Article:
Some companies are already seeing this.

There has been a huge amount written about Gen-Y and Millennials mainly from the US but in 2016 we passed a significant milestone on the UK Workplace in that Millennials took over from Baby-boomers as the largest generation represented in the UK workforce. This is now true in most developed nations. Although are still the largest proportion of the population many of them have retired in the past few years.

Taken from Guardian 07/03/16

This is changing the UK workplace as businesses increasingly come under pressure from Millennials to change their working practices.

According to accepted research Millennial Generation typically seek many things:

  • Meaningful Work
  • Fun at Work
  • Collaborative Working
  • Freedom of Choice/Expression
  • Flexible Working

They tend to place a greater value on the work-life balance than Gen-X and Baby-boomers. They shy away from ‘command and control’ and traditional authoritarian leadership styles. Small intimate, collaborative working environments where they can make a difference, is what attracts them. There’s a lot here, which, Hertzberg would recognise:

  • Personal recognition
  • Achievement
  • Recognition
  • Responsibility

So it is not all new or revolutionary.

ROWE ™ Recruitment Agency environment

So how do you create an Output focused or “Results Orientated Working Environment”, which recruiters and agency leaders and owners are happy with?

It is simple by defining the key daily activity targets consultants are expected to achieve. A lot of this will depend upon your agency operating model either as a niche recruiter model or generalist one but either way you need to define the daily activities your consultants must to achieve. Typically these will include:

  • Outbound candidate calls
  • Outbound hiring manager calls
  • New Candidates found
  • New Sales leads secured
  • Job Board Searching
  • CVs Spec’d in to clients
  • Market research
  • Social Media Sourcing and LinkedIn Activity

In many of our clients who are achieving high growth their consultants who flex-on and off are achieving their daily activity targets within their hours plus their sales targets are either being exceeded or met on a consistent basis.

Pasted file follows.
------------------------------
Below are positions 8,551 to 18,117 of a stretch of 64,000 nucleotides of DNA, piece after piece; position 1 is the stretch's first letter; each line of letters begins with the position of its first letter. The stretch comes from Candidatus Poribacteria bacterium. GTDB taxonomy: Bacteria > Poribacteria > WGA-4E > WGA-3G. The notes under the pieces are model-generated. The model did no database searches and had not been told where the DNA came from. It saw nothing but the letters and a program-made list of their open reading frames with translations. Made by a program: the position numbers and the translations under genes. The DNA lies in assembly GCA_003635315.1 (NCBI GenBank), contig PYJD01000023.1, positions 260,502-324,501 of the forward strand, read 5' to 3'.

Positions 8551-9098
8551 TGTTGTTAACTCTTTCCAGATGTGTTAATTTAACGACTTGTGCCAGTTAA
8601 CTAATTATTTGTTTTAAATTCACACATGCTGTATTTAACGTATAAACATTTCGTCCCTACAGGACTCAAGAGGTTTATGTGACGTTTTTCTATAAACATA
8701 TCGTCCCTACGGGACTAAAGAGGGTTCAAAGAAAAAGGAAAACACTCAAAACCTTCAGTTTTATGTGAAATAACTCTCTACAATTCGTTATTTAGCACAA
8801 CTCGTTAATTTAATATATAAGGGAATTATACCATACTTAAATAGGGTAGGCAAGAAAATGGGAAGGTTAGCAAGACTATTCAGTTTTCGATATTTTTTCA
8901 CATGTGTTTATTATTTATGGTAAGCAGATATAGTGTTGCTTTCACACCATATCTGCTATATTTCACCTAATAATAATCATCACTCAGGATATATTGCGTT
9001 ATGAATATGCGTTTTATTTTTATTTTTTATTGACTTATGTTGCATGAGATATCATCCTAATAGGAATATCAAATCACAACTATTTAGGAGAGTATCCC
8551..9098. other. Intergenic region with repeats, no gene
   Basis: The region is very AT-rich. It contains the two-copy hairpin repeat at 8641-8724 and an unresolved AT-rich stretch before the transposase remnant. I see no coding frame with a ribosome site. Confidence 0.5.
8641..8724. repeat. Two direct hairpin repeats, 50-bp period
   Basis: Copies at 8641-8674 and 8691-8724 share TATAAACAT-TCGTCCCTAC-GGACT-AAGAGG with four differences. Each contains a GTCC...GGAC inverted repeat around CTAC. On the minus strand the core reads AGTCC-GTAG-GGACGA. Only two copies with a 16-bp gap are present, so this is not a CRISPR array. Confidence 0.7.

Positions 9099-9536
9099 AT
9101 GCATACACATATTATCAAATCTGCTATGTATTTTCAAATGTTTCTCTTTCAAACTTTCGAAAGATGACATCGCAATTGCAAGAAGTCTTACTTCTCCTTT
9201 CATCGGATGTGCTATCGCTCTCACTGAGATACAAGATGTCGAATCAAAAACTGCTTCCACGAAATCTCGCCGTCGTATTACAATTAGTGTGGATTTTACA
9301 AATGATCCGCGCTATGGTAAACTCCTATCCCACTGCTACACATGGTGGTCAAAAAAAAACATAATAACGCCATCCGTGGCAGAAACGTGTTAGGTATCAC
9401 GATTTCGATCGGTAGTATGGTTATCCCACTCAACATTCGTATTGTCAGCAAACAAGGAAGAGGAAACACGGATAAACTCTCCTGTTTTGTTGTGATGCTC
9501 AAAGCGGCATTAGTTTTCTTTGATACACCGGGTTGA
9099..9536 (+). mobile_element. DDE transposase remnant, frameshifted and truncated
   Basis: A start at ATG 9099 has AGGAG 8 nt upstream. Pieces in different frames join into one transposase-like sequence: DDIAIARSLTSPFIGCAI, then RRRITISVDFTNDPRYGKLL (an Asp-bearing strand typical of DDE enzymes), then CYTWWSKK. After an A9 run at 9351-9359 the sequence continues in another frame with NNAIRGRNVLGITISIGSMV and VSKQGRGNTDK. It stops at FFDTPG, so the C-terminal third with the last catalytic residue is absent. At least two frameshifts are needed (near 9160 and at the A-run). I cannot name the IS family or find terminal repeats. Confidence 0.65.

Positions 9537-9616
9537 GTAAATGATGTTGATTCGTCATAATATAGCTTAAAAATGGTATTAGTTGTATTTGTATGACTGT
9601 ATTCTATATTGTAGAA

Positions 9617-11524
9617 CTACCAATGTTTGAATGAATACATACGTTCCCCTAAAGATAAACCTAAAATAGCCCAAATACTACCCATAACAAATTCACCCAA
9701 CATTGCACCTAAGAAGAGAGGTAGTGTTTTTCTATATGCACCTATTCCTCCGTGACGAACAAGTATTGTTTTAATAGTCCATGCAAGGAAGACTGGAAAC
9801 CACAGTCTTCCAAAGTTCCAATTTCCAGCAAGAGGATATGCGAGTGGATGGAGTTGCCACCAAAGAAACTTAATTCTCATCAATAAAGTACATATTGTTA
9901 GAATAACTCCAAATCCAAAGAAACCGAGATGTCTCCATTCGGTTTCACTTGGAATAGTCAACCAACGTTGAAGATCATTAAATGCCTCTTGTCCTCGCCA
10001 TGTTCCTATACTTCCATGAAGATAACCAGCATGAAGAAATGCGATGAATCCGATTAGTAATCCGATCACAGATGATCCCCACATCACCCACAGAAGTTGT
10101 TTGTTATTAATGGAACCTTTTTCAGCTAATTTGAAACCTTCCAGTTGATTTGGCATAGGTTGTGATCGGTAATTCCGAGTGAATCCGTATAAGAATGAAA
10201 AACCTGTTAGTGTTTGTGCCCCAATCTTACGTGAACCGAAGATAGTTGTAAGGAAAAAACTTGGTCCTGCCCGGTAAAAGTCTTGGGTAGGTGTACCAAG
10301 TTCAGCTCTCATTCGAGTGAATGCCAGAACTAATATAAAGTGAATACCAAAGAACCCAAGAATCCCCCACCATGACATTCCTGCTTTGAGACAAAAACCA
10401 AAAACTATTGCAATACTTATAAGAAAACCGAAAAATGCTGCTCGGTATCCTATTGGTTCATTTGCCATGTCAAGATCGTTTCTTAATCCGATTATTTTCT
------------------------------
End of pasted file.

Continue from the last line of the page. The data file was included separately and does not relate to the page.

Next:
As one MD said to me recently “if our guys are over target and exceeding their daily activity targets then I have no issue in them leaving at lunch time one day a week to go to the Christmas Markets or Surfing in Newquay or mountain biking in Snowdonia.”

“It is amazing too! When everyone’s finishing early on a Friday because they are delivering the required results it’s a pretty big incentive for the weaker performers to hit their sales and activity targets to leave early too.”

“Families can leave for Centerparcs, Mums and Dads can see children’s football matches, ballet performances and come in late when their daughter/son has a ‘special assembly’. Everyone wins the company, staff and their families”

“They all have work phones so can still be contactable if they are needed.”

Some clients have to work skeleton cover for workers/contractors on paydays but it is all possible.

Agree Boundaries and Consequences

For this to work as managers, leaders and owners you have to be clear on several things?

    1. Activity Targets
    2. Sales Targets
    3. Consistency
    4. Exceeding targets is consultants responsibility not yours
    5. Agreed consequences of missing targets

Many consultants are like teenage children, after all many of them were teenagers until recently. They will challenge the boundaries and seek ‘special dispensations’. It’s a dangerous road to go down both morally and legally. You must treat all staff equally and be consistent. Failure to do so could result in an employment tribunal if it goes wrong.

One of the easiest ways to achieve this is to adopt the principle that you have agreed the conditions under which your teams can flex-on and off but it is not your responsibilityto make sure consultants exceed the required targets. It is theirs.